A member has asked what IASSW actually does at the United Nations. Hopefully, many of you have gleaned at least part of the answer from the newsletters that our interns prepare to report on our activities.
The short answer to what we do is that we do what the UN allows NGOs with consultative status to do. IASSW has had consultative status with the UN since 1947. The UN defines and limits the activities of NGOs. An NGO is allowed to have up to 7 representatives each at New York, Geneva, and Vienna; one, however, must be the President at each location. Currently, IASSW has a team of representatives at UN headquarters and another small team in Geneva. We can also secure temporary passes for interns. Our team members are association members who serve as volunteers. To be an effective member requires at least monthly participation in UN and NGO meetings.
The UN allows NGOs with consultative status to:
· Attend UN conferences and events
· Make written and oral statements at these meetings
· Organize side events (or workshops) at UN events
· Have opportunities to network (from UN, 2018, Working with ECOSOC: NGOs Guide to Consultative Status)
We do each of these activities to promote the values and policy priorities of social work and social work education. These include poverty eradication, gender equality, social protection, humane and fair migration policies, and more. At headquarters in New York, our team members each represent IASSW on at least one NGO working group. These include the NGO Committees on Migration, Social Development, Women, the Family, Aging, and Mental Health, plus working groups on Girls, Humanitarian Intervention, and Child Protection. This active membership ensures that social work education is viewed as an important partner in NGO efforts. IASSW officially co-sponsored side events at both the Commission on Social Development in February and the Commission on the Status of Women in March (as reported in the most recent newsletters). We have been active participants in the Grassroots research task force of the Committee for Social Development for at least a decade. Most recently, we have launched a survey on inequalities at the community level. This has been sent to all IASSW members and we hope for social work responses. The results will be presented at this year’s High Level Political Forum and IASSW will co-sponsor the side event. Members also plan and implement Social Work Day at the UN and the associated student conference. This is a brief and selective summary. Our volunteers have done many other things to represent us in these venues. I have also summarized only the New York efforts; more is being done in Geneva, where the primary activity is to monitor and represent us with the Human Rights Council.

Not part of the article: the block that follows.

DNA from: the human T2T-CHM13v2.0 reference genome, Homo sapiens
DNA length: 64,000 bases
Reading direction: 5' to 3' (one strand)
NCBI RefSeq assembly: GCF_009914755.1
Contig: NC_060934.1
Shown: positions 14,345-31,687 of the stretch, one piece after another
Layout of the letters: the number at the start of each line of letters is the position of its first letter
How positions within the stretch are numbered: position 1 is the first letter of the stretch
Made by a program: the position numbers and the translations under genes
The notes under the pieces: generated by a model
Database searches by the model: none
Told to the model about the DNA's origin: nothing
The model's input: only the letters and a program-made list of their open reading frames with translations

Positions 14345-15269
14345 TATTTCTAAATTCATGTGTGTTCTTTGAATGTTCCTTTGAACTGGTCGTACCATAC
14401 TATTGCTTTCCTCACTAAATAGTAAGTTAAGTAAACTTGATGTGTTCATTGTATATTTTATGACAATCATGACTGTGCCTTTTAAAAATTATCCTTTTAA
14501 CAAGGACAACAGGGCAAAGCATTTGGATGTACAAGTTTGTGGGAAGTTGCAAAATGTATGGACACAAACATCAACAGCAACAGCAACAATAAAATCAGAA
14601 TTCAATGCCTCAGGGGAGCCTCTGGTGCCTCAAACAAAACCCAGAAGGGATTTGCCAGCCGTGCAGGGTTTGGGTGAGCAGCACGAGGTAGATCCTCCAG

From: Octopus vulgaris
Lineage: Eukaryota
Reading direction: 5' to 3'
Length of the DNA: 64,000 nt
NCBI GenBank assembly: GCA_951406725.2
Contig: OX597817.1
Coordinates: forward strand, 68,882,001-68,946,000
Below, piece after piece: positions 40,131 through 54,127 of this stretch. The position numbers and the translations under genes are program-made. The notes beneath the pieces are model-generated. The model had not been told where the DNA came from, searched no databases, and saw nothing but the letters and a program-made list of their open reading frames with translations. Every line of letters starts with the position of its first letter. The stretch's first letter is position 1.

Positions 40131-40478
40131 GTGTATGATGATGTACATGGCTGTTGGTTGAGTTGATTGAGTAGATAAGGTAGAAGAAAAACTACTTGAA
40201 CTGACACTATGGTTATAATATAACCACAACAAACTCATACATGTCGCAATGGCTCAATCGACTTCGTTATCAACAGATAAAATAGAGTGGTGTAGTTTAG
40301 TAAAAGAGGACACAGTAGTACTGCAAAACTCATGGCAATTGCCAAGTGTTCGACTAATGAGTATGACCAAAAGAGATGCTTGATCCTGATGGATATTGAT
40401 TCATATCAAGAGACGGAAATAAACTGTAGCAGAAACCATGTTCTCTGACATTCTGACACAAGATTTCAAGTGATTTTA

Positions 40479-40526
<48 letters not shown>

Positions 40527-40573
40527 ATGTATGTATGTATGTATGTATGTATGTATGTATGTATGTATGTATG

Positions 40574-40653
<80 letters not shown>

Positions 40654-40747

We hope this summary is useful. All this information has been included in the newsletters prepared by our interns issued by the UN team, so please do read them and distribute widely to interested faculty members.
Lynne M. Healy, Ph.D.Main Representative to the UN, International Association of Schools of Social Work
Board of Trustees Distinguished Professor Emerita
University of Connecticut School of Social WorkHartford, CT